Showing a 'genuine and sufficient link to the UK social security system' is not defined in law, but depends on all the circumstances of your case. For example, the DWP could take into account previous periods when you have lived or worked in the UK and whether you are getting any other benefits.
If you're applying for PIP because you’re terminally ill, you don't have to meet the past presence condition.
The habitual residence condition
To get PIP, you must be habitually resident in the UK, the Republic of Ireland, the Isle of Man or the Channel Islands. This is known as the Common Travel Area.
Habitual residence is not defined in law. At the least, it means that you have been living in the Common Travel Area for a period of time and that you intend to make it your home for the time being. The period of time you must have been living there is not a fixed period. However, guidance to DWP decision makers says, "A period of between one and three months is likely to be appropriate to demonstrate that a person's residence is habitual in nature".
The DWP decision maker should take all the facts of your case into account when deciding whether you are habitually resident. For example, these could include your reasons for coming to the Common Travel Area and the strength of your ties here. Your ties might include having a job, joining your family, arranging accommodation and so on.
Some EEA nationals may be able to show that they're habitually resident in the Common Travel Area immediately they move there, if they're covered by EU law.
Remember that, as well as being habitually resident in the Common Travel Area, to get PIP you must also meet the presence and past presence conditions that relate to your presence in Great Britain, not to where you live.
Who is automatically treated as habitually resident?
You’re automatically treated as habitually resident in Great Britain if you're:
- living outside Great Britain as a serving member of HM forces, or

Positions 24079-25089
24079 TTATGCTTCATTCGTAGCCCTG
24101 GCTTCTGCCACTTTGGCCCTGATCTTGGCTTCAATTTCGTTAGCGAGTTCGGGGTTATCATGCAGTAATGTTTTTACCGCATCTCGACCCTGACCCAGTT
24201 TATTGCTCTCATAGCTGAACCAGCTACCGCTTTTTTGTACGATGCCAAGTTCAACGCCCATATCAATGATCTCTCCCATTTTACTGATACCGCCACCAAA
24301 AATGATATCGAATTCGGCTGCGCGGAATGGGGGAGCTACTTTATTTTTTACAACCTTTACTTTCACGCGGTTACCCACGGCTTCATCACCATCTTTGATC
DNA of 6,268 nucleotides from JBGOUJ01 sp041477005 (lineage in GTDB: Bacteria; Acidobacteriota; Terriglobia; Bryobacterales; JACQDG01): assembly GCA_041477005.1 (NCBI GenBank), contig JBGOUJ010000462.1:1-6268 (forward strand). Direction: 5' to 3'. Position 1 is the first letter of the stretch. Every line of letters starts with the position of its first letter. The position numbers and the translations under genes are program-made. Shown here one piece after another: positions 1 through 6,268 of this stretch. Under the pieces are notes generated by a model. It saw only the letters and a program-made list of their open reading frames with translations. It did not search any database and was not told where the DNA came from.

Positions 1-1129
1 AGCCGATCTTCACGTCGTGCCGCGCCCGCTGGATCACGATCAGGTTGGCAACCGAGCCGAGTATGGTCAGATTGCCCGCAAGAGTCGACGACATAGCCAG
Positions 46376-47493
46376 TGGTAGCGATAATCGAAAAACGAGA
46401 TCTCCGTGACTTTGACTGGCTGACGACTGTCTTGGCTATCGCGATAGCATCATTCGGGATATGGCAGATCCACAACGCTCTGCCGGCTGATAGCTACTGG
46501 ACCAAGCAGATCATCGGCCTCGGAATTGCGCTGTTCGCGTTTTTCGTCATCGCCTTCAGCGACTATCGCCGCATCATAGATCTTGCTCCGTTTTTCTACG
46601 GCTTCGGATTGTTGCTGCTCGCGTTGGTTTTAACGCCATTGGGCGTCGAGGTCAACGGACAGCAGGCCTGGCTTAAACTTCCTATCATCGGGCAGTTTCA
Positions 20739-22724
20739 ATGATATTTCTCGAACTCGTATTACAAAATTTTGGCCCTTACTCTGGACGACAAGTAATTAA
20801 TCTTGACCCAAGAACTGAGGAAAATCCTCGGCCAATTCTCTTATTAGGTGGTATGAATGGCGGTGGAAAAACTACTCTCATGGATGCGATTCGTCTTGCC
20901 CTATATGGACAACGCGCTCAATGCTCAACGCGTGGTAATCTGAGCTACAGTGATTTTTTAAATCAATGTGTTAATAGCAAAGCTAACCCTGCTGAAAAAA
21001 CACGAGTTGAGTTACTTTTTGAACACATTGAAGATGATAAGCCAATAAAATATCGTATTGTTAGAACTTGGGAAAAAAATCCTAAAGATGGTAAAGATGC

- living with a serving member of HM forces outside Great Britain and you’re their spouse, civil partner, son, daughter, step-son, step-daughter, father, father-in-law, step-father, mother, mother-in-law or step-mother.
Special rules if you live in another EEA state or Switzerland
To get the daily living component of PIP, you don't have to meet the presence condition, the past presence condition or the habitual residence condition if:
- you're habitually resident in an EEA state other than the UK, or in Switzerland, and
- you're covered by certain European Union co-ordination rules, which protect your right to claim benefits when you move within Europe and
- you can demonstrate a genuine and sufficient link to the UK social security system.
To make a claim from abroad, you'll need to write to the DWP Exportability Co-ordinator at:
Department for Work and Pensions
Disability and Carers Service
Warbreck Hill Road
- PIP - who can get it?
- PIP - who can't get it?
- PIP - brief guide to the claims and assessment process
Other useful information
- DWP Advice for Decision Making, Chapter C2 'International issues - Personal Independence Payment, at www.dwp.gov.uk
- DWP list of EEA countries, at www.dwp.gov.uk
- More about the European Union co-ordination rules, at ec.europa.eu